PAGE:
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From Vol. 2, Issue 7, July 2020

What you do now matters


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Dear stranger...

the things that seem to stand in our way, maybe they are here for us. Not against us.

You and me, we’re from the same source. We’re all part of the same universe. And if the divine source created all of us, we all have a spark of the divine within us. Maybe we have forgotten... And maybe we can find it again. 

And if we are created by the universal source, we can imagine that the universe has our back. Maybe, the things that seem to stand in our way, maybe they are here for us. Not against us. Maybe these things are put in front of us to help us wake up. Maybe these seeming obstacles are stepping stones that help us grow. 

To see the challenges we’re facing each and every day this way, as stepping stones, we need to accept them in the first place. Maybe these are part of the divine plan. On the other hand, if we fight with what happens, we’re fighting against God, as Epictetus put it. (Discourses 4.1) 

There are two options: Either you fight against what happens, or you yield and accept. Put it this way, there is really just one option. We cannot fight with reality. This doesn’t mean we approve of everything that happens. It means we have to accept it first, because it already is. And only from this acceptance can we change something. 

Because what we do now with the given circumstances will co-determine what will happen in the future. Our actions in the present moment matter, not the circumstances we find ourselves in. As these circumstances are already here and cannot be undone.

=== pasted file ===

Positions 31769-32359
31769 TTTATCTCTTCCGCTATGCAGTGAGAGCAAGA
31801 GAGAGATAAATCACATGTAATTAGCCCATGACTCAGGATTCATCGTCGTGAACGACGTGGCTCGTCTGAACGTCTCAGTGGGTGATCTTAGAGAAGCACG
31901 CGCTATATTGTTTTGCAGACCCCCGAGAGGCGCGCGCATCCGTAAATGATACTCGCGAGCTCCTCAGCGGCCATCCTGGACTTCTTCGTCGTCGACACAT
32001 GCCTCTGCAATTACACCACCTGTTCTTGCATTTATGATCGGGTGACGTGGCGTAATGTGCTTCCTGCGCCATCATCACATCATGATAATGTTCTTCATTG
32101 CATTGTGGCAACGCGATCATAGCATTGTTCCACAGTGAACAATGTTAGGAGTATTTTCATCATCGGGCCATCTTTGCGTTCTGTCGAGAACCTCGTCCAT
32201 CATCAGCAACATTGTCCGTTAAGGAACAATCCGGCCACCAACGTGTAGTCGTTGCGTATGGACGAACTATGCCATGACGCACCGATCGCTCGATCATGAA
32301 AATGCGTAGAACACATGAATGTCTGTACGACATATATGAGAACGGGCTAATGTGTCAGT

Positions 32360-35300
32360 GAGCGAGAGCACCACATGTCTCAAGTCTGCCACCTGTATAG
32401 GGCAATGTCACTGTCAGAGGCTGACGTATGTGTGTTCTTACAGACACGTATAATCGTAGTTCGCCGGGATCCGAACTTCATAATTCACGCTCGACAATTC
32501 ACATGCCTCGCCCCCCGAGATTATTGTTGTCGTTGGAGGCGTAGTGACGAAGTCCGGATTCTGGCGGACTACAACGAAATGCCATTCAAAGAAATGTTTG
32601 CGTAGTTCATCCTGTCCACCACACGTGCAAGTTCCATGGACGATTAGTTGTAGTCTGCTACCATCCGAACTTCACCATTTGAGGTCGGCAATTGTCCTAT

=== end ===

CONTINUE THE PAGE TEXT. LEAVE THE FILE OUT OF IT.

It’s what we do with the given situation that matters. We are able to respond to all situations, we are responseable. 

Our actions in the present moment matter, not the circumstances we find ourselves in.

To respond effectively to all life circumstances, we need to be aware in the present moment. We need to be here and now with our attention. So we do not react to the circumstance automatically, but we pause, and listen to our heart. Our heart knows what to do. But if we react too quickly, chances are high we react out of our past, from what we’ve acquired in the past. 

This could be helpful. But it could also be harmful. Because the present might be different from the past. It’s new. And as the universe is changing all the time, we might need to adapt. We might need to open-mindedly perceive this new situation, and respond appropriately. 

Be not swept off your feet by the vividness of the impression, but say: ‘Wait for me a little, O impression; allow me to see who you are and what you are an impression of; allow me to put you to the test’. 

Epictetus, Discourses 2.18.24–5 

Put your first impression to the test. It’s most likely an outdated and unreasonable old behavior pattern. It’s not well-fitting for this new situation. 


And look inside for an updated, fresh response. 

Pause and trust your inner wisdom.

Pause and trust your inner wisdom. As we’ve said, the divine spark is within you. If we listen attentively, we know how to respond. This requires awareness in the moment, and basic trust. 

O world, I am in tune with every note of thy great harmony. For me nothing is early, nothing late, if it be timely for thee. O Nature, all that thy seasons yield is fruit for me.” 

Marcus Aurelius, Meditations 4.23 

Farewell, dear stranger. 

Jonas Salzgeber of is an author. At the core of his actionable philosophy lies the goal of leading a happy life even—and especially—in the face of adversity. He is the author of The Little Book of Stoicism.